THE BLACK ANGELS
Directions to See a Ghost (Light in the Attic)
Austin’s heirs apparent to Roky Erickson’s Thirteenth Floor Elevators as lords of South Texas sun-dazed psychedelia continue to kick out the drone on their epic follow-up to 2006’s Passover. As before, singer Alex Maas steers the course of this lengthy trip-out with his forlorn wail, which is ever-drenched in massive amounts of reverb and sounds as though it’s struggling to be heard over the slow, pounding drums, the battery of fuzzed-out guitars, the layers of sitars, etc. Long buildups to extended sonic freakouts abound, and the band never wavers in its determined pursuit of creating a soundtrack to the results of ingesting the brown acid at Woodstock.
Mountain Battles (4AD)
When you get in to the full swing of your annual summer fitness reawakening, you always have a transcendent moment of gestalt where you wonder where all the winter fat came from. And you always end up running like hell from the largess of your former self. I’m here to tell you that the Breeders are prey to the same earthly psychosis we all share. But, more importantly, Kim Deal keeps running from her former self – and that’s a good thing. Cruising around now for nearly 20 years, the Breeders toy around with hip sounds with the kind of moxie that may very well scare the pants off her former band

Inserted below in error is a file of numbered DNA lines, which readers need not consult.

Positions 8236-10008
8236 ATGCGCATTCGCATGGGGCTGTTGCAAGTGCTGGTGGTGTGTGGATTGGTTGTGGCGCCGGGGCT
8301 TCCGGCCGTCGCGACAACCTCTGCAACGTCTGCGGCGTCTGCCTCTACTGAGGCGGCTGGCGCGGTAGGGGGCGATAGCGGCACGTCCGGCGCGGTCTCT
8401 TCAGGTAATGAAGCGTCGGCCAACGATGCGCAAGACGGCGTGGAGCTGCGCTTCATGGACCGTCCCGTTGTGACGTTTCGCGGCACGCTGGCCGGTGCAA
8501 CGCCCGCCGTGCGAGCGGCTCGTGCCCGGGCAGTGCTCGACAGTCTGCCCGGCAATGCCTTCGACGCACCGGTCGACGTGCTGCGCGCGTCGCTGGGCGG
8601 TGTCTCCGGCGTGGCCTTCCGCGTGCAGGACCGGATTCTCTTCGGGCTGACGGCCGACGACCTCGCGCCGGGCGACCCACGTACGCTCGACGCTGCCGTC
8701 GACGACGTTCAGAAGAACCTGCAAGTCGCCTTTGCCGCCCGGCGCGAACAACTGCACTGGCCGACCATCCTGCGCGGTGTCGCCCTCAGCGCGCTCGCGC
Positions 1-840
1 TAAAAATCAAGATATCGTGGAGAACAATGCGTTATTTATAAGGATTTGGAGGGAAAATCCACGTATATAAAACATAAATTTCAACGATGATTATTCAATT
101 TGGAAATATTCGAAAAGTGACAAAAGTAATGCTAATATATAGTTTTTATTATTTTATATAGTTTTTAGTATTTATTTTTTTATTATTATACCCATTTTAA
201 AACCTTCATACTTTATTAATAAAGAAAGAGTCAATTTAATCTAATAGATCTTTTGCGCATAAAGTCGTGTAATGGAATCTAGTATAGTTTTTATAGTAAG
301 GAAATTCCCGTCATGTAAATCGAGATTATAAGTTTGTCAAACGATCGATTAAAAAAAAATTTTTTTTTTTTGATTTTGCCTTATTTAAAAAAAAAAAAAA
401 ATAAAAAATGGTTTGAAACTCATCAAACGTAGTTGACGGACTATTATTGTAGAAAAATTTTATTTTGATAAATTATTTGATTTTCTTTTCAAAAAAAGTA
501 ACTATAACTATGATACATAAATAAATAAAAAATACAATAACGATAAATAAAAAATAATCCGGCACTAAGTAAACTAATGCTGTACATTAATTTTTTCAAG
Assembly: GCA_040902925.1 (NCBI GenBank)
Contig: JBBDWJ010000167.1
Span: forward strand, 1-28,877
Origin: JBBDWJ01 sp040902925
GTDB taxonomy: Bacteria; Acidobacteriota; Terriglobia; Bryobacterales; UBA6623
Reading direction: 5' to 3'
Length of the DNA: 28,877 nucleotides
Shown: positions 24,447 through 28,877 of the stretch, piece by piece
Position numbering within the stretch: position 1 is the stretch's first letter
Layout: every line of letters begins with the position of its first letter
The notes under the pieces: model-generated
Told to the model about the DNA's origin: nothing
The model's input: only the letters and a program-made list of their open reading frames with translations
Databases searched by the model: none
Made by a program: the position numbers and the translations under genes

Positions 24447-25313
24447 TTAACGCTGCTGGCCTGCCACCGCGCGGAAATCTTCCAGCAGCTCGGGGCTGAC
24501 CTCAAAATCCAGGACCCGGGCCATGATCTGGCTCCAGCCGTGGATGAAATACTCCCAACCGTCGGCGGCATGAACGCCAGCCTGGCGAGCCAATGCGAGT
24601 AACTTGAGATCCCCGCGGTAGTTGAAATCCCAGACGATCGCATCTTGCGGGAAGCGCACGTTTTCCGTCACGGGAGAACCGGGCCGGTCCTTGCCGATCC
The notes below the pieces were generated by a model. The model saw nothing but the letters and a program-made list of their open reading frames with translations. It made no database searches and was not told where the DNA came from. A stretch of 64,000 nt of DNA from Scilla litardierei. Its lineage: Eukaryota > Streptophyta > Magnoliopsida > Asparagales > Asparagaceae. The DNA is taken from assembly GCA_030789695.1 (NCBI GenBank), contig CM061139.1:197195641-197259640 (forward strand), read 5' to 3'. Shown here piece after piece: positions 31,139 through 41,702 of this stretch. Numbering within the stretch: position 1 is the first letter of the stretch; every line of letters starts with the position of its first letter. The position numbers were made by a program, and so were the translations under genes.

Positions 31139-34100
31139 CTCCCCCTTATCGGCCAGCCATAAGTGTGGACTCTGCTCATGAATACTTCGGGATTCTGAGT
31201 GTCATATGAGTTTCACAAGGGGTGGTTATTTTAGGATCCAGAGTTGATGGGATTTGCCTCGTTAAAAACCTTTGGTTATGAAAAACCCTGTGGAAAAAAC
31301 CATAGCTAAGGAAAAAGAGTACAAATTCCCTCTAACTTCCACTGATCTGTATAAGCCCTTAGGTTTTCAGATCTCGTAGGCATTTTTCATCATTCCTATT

Here We Stand (Island)
The bouncy Glaswegian neo-Brit-pop trio punches it up a tad on their sophomore full-length, adding some rockabilly piano to the mix and throwing a touch of menace into their usually upbeat sensibilities. Case in point is the first single, “Mistress Mabel,” a paean to a mentally unstable older lover that rocks harder than anything on their previous album while still retaining their trademark pop songwriting. Several musical references to seventies rock icons such as Elton John and T-Rex appear throughout the album, and the pop-rock classicist feel of the debut remains intact here.
HEAD LIKE A KITE
There is Loud Laughter Everywhere (Mush)
After creating a significant buzz with the minimalist electronica and seventies home movie samples of their 2006 debut, Random Portraits of the Home Movie, Seattle’s Head Like a Kite return with a new album that expands upon the ideas of the previous release. This time Dave Einmo and live drummer Trent Moorman are joined by several guests from the Seattle music scene; Smoosh’s Asya provides vocals for the beautiful indie-pop of “Daydream Vacation” and elsewhere members of the Long Winters, Radio 4 and others lend their talents to the project.